driven to chase the illusion of satisfaction
again; in the end,
emptying even more into the great, dark ocean.

©Julia Daye

“WHY” LESSONS: ON ATTRACTING THE BULL MASCULINE

Amazing to realize years later what you learned from the most harrowing of relationships; to look at your life and see yourself now embodying all you sought in him—that bull masculine thing—that unapologetic creator, container, destroyer. His gorgeous and simultaneously dangerous ferocity as he created and manifested with just his hands powerfully and continuously everything that lay before him.

It’s the thing that both attracted and drove you away. To now experience as you look at your hands and, at last, the moment of WHY in that demented story of abuse, rage, and devastation. To overcompensate through a lover all that you wish to, but choose not to, embody in yourself is a dangerous and often unconscious game.

Blessings to the one who shattered me into expansion, who bulldozed my spirit into the slow realization that who I was looking for in him was, in fact, the rest of myself….and found it, exaggeratedly and absurdly—as I took notes for two years in the wordless dark ink of complete undoing, then said goodbye to build from a quietly fertile ground zero.

©Julia Daye  2014

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I Am Learning Love


I am learning to listen. I am learning to apologize. I am learning that the speed of wounded panic is faster than the speed of rationale and that the vast warmth of a loved one’s understanding makes space for that. I am learning the wisdom of wounds. I am learning the resonant field of shared joy. I am learning timeless presence. I am learning there’s no time. I am learning to ask only for that which I myself can take responsibility. I am learning armistice. I am awake. I am unbridled heart. I thank God for bringing me. I am learning the truth of love of the whole. I am learning love.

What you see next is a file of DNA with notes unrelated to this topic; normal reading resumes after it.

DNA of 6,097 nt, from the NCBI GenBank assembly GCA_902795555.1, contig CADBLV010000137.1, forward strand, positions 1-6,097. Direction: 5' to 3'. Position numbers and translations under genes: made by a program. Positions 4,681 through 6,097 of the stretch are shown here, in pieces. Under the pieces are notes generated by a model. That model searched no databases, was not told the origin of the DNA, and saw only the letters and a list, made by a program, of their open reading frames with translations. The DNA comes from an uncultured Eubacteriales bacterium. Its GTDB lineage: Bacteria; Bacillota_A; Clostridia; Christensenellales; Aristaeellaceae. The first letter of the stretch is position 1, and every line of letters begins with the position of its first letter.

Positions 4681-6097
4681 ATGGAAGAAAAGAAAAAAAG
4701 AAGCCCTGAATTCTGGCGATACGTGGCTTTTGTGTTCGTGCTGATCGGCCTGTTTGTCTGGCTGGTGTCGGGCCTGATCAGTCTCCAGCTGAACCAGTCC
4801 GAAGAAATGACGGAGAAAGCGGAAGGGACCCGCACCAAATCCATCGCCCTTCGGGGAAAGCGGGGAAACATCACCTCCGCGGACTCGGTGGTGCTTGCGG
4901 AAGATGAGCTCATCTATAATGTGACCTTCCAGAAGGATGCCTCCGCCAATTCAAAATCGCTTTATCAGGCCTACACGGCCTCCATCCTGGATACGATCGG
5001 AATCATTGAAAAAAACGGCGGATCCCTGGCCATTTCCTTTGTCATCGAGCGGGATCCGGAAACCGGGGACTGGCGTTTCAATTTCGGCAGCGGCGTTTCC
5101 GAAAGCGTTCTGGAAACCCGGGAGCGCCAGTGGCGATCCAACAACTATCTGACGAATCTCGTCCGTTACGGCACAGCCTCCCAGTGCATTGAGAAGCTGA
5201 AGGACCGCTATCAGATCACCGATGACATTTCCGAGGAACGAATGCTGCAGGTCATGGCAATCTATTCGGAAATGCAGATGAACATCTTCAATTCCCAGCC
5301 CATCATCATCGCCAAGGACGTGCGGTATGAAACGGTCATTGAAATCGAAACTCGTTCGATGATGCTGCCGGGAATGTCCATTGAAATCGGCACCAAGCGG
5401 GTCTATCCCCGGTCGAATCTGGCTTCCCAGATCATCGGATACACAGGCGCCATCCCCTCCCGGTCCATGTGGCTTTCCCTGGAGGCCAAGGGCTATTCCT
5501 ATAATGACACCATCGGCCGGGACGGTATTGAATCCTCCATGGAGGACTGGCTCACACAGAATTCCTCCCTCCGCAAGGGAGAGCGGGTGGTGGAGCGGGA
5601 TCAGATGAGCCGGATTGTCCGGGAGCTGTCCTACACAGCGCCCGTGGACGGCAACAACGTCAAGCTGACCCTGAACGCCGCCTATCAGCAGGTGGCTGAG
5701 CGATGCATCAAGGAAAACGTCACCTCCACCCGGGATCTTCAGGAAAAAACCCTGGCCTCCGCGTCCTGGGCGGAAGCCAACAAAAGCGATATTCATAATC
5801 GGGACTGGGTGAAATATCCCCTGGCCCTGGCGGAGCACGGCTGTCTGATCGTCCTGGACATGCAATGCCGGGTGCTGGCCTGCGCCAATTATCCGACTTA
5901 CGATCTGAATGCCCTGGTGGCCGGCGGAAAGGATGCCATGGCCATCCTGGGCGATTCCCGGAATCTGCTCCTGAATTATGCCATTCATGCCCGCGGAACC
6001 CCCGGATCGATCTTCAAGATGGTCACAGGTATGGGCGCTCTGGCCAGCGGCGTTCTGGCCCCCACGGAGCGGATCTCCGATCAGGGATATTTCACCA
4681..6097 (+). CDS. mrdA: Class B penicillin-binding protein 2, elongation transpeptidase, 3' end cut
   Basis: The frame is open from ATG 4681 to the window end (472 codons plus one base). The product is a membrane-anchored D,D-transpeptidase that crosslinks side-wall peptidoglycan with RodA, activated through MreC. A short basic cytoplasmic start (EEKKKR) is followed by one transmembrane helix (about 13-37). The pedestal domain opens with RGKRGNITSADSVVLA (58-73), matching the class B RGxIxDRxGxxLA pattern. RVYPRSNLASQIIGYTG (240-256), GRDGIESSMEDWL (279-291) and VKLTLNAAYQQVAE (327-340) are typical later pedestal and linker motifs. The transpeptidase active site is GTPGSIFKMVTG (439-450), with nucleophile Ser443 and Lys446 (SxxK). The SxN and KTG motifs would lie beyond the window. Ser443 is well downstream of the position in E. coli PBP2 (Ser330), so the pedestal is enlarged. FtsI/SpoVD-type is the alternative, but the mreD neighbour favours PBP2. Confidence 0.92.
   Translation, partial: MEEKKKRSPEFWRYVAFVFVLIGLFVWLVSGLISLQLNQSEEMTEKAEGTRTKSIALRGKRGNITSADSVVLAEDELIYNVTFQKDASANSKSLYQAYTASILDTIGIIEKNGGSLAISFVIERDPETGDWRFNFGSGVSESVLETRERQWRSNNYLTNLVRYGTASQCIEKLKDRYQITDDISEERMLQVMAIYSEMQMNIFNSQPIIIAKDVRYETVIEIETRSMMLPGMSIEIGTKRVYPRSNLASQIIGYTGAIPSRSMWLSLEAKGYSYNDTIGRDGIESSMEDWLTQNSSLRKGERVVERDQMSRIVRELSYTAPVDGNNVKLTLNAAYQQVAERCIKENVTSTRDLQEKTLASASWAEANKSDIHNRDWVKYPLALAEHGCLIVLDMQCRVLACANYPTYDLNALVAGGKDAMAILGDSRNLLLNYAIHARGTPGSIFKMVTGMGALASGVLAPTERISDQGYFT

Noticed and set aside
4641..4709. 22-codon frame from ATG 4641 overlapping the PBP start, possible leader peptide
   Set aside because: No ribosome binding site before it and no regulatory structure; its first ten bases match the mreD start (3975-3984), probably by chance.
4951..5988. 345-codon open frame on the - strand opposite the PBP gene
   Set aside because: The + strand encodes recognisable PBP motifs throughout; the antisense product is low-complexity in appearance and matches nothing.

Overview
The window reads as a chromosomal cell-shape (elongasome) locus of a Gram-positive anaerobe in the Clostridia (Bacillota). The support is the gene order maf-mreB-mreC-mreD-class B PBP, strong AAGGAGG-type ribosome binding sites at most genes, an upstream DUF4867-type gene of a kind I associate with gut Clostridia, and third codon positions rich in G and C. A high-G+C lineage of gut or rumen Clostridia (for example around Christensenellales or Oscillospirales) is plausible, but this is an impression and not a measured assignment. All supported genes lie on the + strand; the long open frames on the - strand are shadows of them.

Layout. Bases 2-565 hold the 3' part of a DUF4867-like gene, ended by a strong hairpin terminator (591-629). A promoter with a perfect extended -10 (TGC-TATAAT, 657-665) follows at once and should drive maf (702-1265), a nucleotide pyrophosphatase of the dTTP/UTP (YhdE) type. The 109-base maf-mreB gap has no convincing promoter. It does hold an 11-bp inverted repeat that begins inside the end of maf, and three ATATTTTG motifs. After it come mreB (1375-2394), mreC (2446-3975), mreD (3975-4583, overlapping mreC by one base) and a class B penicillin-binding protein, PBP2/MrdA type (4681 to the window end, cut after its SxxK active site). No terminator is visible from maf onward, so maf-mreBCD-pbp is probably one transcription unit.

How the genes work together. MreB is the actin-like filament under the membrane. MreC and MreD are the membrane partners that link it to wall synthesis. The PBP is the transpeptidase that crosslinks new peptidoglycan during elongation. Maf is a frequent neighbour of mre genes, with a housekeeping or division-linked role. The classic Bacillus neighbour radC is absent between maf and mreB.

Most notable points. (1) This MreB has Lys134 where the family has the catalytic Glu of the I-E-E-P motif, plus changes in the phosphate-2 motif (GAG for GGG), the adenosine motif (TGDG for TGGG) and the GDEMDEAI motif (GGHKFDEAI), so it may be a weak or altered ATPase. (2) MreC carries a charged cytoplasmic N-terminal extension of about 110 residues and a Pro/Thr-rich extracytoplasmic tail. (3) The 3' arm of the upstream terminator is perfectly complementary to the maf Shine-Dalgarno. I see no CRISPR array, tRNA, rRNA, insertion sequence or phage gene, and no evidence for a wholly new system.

©Julia Daye

The Funny Thing About Early Spring


Every year, at the precipice of spring,
I get a little cerebral,

grieving the loss of those summer-grown ego feathers
under the snowy lay of winter.

Having shed so much,
I become uncertain what to wear
and where to stand

so I teeter at life’s threshold,
underdressed and chilly,

asking for guidance but taking none of it,
choosing instead to laugh my grief loose,

making funny word-things,
a slow-cooked porridge of sense;
my heart grows slowly back again.

©Julia Daye

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The Next Generation


Somewhere
along the way  il_570xN.411083164_lvnb
in this human evolution
the animal kingdom-wide instinct
of self-preservation became conditional.

As I stand on the roadway with a heavy heart,
I feel this existential threshold beckon.

Yes, we can choose this life
in both directions.

The day the reverent gesture transmuted,
the ravenous species at the top
of the food chain reached
instead for devotion.

We re-defined starvation,
we re-defined God.

We will die for one another,
we began to say,
We will die
for God.

©Julia Daye

THE HOLLOW REED


Dearest strangest city,
In love with you
I’ve lost myself; 

On the train, my being
retreats from a face full
of street lights, falling

backward into an empty heart
where homesickness
more cavernous

than the canyons of the West
field messages

from two feet longing
for the red mother’s clay.

There we breathe, alone.
There we cry.

There my heart fills again
with the vast
oceanic question I call
loneliness.

I consider death.
I allow the earth to heal me slowly.

©Julia Daye

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News of a Particular One’s Wedding Sheds Light on Some Things


How to be happy for the unfolding
that has been, that has,
until this moment, seemed meaningful
and inevitable?

Nine years ago, you chose experience
over love, and boy did you get it.

A swashbuckling education in emotional travel;
around the world in eighty greys–

vulnerability, discovery, loss,
mortality, shame, error.

Yet it’s a decision you continue
to make like a contract, annually
renewing over and over this strange,
lonely sort of freedom.

~ Julia Daye